Our culture has always tended to label people by our first impressions of them. The 1954 film “Rear Window”, examines the lives of several people living in an apartment building in a large city. The main character is a bachelor photographer (Jeff Jefferies) for a magazine who suffers a broken leg while on assignment. As a result, he is confined to a wheelchair, in a cast up to his hip. With nothing to do to pass the time, he begins to observe his neighbors private lives through his rear window.
The themes of immature blind passion, hatred and prejudice play many roles in this brilliant film. Romeo and Juliet are young teenagers who fall in love despite the prejudice of their families. Regardless of the feud, they marry in secret. They try to hide their actions but the story ends with dire consequences. The actors in the film were very convincing and realistic actors.
For the most part, she merely listens and reacts, but with Fellini's connivance, Masina "steals" the scene”.  Fellini's skilfully places the silent Masina at the centre of the action, SFRUTTANDO her ability as an actress and her expressive face, which the actress said is the reason why “I can hide nothing. I exalt feelings. I make them explode". This scene is one of the many examples of the successful working relationship between Federico Fellini and Giulietta Masina, who created together some of the most unforgettable film characters of all time.
Michael Gordon illustrates Jan Marrow falling in love with Brad Allen and keeping her antagonistic telephone 'relationship' with her enemy in “Pillow Talk”, in order to convey that dishonesty can fool an individual into mistaking one’s identity as people can be totally different from who they were once perceived to be. Day and Hudson are a delightful pair and are pure magic. The dynamics of their relationship, whether it is love or hate relationship, are never without that special spark that fuses them together. This movie is truly a charmer, there’s an abundant amount of comedic enlightenment that virtually jumps off the screen and makes the audience laugh. Even a clever split screen technique was used to put them in compromising positions, each in his/her own bed or in the bathtub, talking intimately on the phone.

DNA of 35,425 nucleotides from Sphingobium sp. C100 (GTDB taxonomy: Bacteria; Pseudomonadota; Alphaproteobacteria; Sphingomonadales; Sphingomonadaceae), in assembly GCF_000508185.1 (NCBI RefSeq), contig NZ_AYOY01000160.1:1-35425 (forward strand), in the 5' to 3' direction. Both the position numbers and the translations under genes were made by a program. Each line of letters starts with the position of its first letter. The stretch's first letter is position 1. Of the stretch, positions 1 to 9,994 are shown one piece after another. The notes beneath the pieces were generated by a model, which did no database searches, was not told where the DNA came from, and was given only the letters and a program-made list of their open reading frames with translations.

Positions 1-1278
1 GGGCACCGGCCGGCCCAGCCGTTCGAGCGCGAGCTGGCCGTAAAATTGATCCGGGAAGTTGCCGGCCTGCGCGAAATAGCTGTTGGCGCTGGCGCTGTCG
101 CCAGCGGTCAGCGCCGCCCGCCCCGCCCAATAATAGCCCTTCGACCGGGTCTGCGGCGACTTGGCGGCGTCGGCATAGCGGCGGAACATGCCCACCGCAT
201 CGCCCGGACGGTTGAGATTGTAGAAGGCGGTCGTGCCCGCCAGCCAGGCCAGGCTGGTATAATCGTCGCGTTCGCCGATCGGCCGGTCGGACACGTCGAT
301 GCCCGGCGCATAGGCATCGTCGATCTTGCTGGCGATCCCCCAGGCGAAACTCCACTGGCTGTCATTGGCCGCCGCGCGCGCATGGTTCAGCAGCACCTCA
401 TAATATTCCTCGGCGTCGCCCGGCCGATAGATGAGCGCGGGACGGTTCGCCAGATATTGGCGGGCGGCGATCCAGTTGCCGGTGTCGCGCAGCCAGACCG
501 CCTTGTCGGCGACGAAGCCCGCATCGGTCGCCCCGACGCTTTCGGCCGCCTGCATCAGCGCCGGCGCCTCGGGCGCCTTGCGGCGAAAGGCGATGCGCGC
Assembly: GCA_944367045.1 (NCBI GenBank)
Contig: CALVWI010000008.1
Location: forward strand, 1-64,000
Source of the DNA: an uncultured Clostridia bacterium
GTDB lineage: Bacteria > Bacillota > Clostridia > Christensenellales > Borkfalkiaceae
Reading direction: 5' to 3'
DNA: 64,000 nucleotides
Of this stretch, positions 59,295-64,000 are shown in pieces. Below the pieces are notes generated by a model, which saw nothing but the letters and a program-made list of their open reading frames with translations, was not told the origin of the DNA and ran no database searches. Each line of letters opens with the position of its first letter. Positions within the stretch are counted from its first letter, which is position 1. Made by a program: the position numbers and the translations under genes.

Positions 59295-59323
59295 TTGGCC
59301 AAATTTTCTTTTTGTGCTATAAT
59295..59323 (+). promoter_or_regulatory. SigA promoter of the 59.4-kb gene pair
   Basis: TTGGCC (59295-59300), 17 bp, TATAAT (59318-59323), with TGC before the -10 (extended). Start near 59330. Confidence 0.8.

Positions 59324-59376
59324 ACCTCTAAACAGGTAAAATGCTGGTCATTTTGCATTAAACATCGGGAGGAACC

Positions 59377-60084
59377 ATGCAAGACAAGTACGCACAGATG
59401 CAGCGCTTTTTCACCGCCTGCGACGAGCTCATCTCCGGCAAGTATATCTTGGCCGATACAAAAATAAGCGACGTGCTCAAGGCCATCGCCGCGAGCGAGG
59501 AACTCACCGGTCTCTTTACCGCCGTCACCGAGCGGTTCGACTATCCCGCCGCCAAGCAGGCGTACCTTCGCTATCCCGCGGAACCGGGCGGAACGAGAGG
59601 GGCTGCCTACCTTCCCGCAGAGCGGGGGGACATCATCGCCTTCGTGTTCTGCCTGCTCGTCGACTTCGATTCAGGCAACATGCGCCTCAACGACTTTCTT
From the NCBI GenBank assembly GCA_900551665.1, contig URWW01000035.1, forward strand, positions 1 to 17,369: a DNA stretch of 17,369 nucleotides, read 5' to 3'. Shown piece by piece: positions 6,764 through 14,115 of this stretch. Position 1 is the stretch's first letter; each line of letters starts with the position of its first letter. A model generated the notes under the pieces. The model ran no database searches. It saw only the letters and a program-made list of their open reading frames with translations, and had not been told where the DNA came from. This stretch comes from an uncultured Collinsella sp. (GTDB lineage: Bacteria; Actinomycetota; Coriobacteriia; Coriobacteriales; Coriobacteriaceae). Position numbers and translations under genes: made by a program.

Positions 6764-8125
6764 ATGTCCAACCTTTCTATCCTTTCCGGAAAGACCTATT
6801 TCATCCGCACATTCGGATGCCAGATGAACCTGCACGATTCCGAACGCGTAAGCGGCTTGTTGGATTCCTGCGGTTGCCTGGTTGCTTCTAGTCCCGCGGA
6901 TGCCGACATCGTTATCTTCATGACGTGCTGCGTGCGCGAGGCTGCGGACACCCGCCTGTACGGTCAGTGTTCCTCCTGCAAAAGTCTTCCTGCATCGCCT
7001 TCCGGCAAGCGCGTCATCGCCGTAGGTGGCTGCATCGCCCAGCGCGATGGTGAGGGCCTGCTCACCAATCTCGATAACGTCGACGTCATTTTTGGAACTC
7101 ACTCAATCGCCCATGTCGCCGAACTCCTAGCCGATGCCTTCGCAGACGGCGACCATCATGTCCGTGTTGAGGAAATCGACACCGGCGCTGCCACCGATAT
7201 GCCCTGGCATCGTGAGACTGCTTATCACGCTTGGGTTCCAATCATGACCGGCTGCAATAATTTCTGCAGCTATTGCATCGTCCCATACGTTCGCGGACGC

Daisy’s voice was one of the main traits that kept her so intriguing and mysterious for Gatsby, which Nick mentions when he says, “there was an excitement in her voice that men who had cared for her found difficult to forget” (9). The excitement of her charming voice came from her affection for money, a trait of hers that Gatsby clearly dismissed until his tragic death. Daisy was most certainly a woman without mercy, which could be observed when she ran off with her husband after she professed her love for Gatsby, and shattered Gatsby’s dream of a happy future with her. Both women, Daisy and the Faery, can be symbolized as heartless demons that are in the form of temptresses, beautiful yet deadly. The main similarity and flaw that Jay Gatsby and the knight both have is their creation of a fixated, unattainable dream: a hopeful future with their idealistic lovers.